Press Releases / May 09, 2018
Winners Named in 24th Annual NIHCM Research and Journalism Awards
Washington, D.C. – May 9, 2018 - NIHCM Foundation is pleased to announce the winners of this year's NIHCM Awards. Established in 1993, the NIHCM Awards recognize the talented journalists and researchers who serve as catalysts for positive change by informing policy making and public discourse. NIHCM's President and CEO, Nancy Chockley, explains, "NIHCM's mission is to transform health care through evidence and collaboration. Through our awards, we recognize the tremendous contributions of researchers and journalists who bring to light new evidence that advances the health system and the health of Americans."The winning entries were chosen by independent panels of highly esteemed journalists and researchers.
Television and Radio Journalism Award
Bill Whitaker, Ira Rosen, Sam Hornblower, Robert Zimet, Lenny Bernstein and Scott Higham, “The Whistleblower and Too Big to Prosecute,” 60 Minutes, CBS, and The Washington Post
This investigation revealed the forces that undermined the Drug Enforcement Agency in holding drug industry middlemen accountable for their role in the opioid addiction epidemic. The judges were impressed by the whistle-blower testimony, the clear storytelling on a very complex issue, and the far-reaching implications of this exposé.
Jake Harper, “A Drugmaker Tries to Cash In On The Opioid Epidemic, One State Law At A Time” and “To Grow Market Share, A Drugmaker Pitches Its Product To Judges,” NPR & Side Effects Public Media
This series found that a pharmaceutical company had persuaded lawmakers and courts to undertake actions that would increase use of one of the company's drugs while restricting access to alternative medication. The judges applauded the "great enterprise reporting” demonstrated by a solo reporter at a local public radio affiliate.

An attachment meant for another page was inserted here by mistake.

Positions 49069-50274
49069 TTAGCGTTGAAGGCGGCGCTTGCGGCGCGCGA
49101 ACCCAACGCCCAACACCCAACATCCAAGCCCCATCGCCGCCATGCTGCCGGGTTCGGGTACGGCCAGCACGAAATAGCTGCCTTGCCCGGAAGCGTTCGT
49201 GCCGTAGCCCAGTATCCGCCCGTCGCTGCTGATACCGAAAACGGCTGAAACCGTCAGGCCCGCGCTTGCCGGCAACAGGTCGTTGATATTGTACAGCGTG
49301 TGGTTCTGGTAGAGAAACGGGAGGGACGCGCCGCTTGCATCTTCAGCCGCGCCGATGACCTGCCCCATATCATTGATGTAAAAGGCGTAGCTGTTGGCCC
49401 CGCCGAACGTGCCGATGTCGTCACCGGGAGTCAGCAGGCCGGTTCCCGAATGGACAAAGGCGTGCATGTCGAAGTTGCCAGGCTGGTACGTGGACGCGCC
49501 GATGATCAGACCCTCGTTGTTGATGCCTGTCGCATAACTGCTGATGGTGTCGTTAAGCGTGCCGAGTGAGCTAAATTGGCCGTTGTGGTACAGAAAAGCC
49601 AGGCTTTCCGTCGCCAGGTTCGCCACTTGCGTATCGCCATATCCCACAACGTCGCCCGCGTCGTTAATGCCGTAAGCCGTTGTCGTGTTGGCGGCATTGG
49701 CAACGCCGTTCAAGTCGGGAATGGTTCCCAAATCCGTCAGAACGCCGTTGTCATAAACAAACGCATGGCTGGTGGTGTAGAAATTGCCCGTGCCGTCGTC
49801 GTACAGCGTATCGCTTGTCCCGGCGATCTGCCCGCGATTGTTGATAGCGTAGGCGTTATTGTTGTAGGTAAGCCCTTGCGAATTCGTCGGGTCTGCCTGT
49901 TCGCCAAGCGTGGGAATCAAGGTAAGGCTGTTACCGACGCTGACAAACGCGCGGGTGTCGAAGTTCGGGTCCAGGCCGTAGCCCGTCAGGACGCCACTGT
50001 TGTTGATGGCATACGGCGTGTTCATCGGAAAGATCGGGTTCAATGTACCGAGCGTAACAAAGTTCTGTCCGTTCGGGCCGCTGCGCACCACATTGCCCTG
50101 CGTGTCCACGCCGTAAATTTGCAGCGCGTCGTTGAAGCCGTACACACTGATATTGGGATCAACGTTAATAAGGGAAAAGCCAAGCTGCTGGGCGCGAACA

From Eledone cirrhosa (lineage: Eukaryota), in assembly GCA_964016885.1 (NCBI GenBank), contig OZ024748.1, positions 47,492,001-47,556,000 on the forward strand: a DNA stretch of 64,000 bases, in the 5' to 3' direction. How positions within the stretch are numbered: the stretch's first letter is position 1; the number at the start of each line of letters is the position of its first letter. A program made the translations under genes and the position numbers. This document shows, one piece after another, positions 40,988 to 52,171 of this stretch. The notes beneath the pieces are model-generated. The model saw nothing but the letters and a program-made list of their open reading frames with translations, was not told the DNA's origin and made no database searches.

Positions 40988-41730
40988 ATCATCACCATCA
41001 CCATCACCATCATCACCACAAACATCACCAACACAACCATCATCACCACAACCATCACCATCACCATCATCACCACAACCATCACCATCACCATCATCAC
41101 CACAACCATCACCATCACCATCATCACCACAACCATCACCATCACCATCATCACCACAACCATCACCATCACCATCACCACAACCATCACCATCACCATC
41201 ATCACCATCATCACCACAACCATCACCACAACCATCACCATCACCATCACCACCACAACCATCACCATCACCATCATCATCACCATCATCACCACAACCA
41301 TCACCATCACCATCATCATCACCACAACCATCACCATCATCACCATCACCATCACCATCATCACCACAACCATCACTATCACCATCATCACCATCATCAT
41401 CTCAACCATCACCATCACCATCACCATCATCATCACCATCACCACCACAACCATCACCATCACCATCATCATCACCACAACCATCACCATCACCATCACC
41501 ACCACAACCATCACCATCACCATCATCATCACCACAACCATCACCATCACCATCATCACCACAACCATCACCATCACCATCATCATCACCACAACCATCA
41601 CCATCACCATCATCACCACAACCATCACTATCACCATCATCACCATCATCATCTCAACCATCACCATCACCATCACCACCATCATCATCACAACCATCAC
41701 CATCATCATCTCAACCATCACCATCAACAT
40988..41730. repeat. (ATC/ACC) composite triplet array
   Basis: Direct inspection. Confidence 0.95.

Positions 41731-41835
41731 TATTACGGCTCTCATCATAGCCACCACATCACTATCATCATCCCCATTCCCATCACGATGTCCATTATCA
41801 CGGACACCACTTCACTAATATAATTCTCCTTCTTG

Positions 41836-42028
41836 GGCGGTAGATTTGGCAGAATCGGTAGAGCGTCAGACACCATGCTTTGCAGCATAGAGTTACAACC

General Circulation Print Journalism Award
This investigation uncovered the relationship between growing operating-room revenues, over-booked surgical schedules and warnings about patient safety at one Seattle hospital. The judges were impressed by the reporters' access to insider sources and internal documents as well as by the "tremendous impact" of the series.
Digital Media Award
This series examined how an FDA program designed to help patients with rare diseases get access to new medicines has been used to increase profits on existing drugs. The judges called the series "exhaustive" and "incredible reporting that had an impact," praising the use of data interactives, audio and video to explain the issue clearly.
Trade Journalism Award
Lauren Gravitz, “Autism’s Drug Problem,” Spectrum
This report shared the stories of people on the autism spectrum who have suffered side effects from taking multiple prescription drugs, spotlighting the lack of research on this common treatment practice. The judges called the evidence gap "a major problem" and praised the story for "raising a bunch of questions that haven't been answered.”
Zarek C. Brot-Goldberg, Amitabh Chandra, Benjamin R. Handel and Jonathan T. Kolstad, “What Does a Deductible Do? The Impact of Cost-Sharing on Health Care Prices, Quantities and Spending Dynamics,” Quarterly Journal of Economics
This paper demonstrated that consumers in high-deductible health plans do not respond to the true pricing structure and instead cut use across all types of care to avoid costs in the moment, even when they will likely later exceed their deductibles. The judges called this an "excellent paper" that is "more relevant today than ever," noting the growing importance of understanding consumer behavior in high-deductible plans.
The winners and finalists will be honored at a banquet in Washington, D.C. next month, and the winners will each receive a $10,000 cash prize.